Some in Taiwan and the United States see the KMT and its allies in the legislature blocking the purchase of U.S. arms, and fear that the KMT is endangering Taiwan's sovereignty.

This question is so softball it veers into inanity. "Some in Taiwan and the United States see the KMT and its allies in the legislature blocking the purchase of U.S. arms" apparently Adams can't just come out and say that "Ya'll have blocked the arms purchase 41 times in the legislature. WTF?" Note how Adams does not accuse the KMT of endangering Taiwan -- merely of endangering its sovereignty, a lesser and easily handled charge. Observe too how that word sovereignty is apparently a dead giveaway to the source of the question: why would an American interviewer who appears to know little about Taiwan ever come up with a question that asked if the KMT was threatening Taiwan's sovereignty? Sovereignty is an issue of concern only among cognoscenti of the three-sided struggle of China, the KMT, and the DPP. An unprepped American interviewer would be far more likely to ask about independence.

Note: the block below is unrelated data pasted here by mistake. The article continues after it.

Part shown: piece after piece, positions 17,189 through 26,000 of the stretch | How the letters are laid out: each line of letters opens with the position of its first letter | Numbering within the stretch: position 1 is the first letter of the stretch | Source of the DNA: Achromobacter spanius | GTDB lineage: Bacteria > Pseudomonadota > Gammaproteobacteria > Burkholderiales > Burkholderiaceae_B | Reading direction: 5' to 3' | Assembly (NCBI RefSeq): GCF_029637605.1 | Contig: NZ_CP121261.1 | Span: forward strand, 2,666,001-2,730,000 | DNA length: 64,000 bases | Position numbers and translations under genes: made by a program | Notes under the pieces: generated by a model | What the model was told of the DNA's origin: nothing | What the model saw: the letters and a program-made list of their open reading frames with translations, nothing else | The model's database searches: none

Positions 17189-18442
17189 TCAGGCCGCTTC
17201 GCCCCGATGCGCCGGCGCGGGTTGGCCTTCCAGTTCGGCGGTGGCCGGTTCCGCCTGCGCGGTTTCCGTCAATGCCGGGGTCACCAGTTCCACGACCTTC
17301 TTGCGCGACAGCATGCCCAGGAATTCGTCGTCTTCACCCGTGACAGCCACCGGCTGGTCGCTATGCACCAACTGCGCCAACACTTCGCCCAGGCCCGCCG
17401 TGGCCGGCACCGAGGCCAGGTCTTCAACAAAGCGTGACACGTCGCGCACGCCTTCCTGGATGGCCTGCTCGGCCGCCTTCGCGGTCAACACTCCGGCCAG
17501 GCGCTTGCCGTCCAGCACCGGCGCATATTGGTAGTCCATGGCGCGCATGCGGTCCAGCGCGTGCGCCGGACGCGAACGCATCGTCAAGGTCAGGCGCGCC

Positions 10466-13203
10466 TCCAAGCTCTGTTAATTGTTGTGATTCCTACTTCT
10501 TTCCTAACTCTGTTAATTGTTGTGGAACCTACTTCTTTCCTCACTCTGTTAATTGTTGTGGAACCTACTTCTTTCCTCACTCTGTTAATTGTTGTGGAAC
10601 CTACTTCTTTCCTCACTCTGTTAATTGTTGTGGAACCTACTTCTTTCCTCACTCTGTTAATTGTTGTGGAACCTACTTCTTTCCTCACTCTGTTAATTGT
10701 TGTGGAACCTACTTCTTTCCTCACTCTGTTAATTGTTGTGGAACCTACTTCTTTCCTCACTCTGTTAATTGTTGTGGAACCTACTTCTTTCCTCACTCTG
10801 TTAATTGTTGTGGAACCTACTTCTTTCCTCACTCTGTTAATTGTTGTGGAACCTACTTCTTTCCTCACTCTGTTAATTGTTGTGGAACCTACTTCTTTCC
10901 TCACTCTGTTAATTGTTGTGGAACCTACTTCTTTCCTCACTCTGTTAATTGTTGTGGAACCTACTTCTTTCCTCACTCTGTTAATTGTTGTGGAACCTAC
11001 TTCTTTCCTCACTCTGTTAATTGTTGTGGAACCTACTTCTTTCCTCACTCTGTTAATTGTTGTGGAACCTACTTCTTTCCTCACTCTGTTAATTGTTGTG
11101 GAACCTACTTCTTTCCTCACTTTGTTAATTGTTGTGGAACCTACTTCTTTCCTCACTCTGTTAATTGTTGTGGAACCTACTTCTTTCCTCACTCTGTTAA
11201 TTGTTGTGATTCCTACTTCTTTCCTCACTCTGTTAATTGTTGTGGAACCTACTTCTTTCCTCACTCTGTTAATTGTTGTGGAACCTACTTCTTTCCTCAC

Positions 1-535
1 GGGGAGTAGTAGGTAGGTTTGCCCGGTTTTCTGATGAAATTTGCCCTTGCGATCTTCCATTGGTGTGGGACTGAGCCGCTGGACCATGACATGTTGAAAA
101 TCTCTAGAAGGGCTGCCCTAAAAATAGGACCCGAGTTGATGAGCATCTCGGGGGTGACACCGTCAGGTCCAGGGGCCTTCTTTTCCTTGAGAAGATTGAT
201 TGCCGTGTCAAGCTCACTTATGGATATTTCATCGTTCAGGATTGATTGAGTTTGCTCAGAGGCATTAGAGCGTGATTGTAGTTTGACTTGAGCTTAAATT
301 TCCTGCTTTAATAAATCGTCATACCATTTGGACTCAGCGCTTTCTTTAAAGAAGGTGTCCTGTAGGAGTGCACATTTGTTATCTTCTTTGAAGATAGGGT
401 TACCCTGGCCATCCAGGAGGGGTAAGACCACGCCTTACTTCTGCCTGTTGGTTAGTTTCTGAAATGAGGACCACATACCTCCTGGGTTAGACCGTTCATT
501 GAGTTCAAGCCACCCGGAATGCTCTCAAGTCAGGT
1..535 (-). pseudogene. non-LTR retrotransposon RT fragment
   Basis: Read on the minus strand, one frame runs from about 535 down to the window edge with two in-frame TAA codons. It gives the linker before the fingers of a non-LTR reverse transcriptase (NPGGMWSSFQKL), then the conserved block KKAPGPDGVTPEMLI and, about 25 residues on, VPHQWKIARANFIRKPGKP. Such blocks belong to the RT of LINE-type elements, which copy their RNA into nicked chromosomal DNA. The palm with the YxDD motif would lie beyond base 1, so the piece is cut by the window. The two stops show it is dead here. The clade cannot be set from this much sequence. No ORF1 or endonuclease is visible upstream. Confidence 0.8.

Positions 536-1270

Did you catch how Ma completed the whole interview without ever mentioning the term "ROC?" Interesting.

The reader may come to their own conclusions about the integrity of this interview. But if you can't expect the MSM to handle the US with critical integrity, you can hardly expect it to deal with the outside world in any serious way.


Jason said...

I feel an indignant letter to the editor coming on...

MJ Klein said...

Michael, please get me a quote on having your viewpoints in this post skywritten over Washington DC. talk about dead on target. thanks for pointing out the very important, subtle points that you did.

Anonymous said...

Two questions the interviewer didn't ask:

1) How many Taiwanese casualties do you envision there would be for your proposed "battle to force a settlement" with Japan over the Senkakus Islands?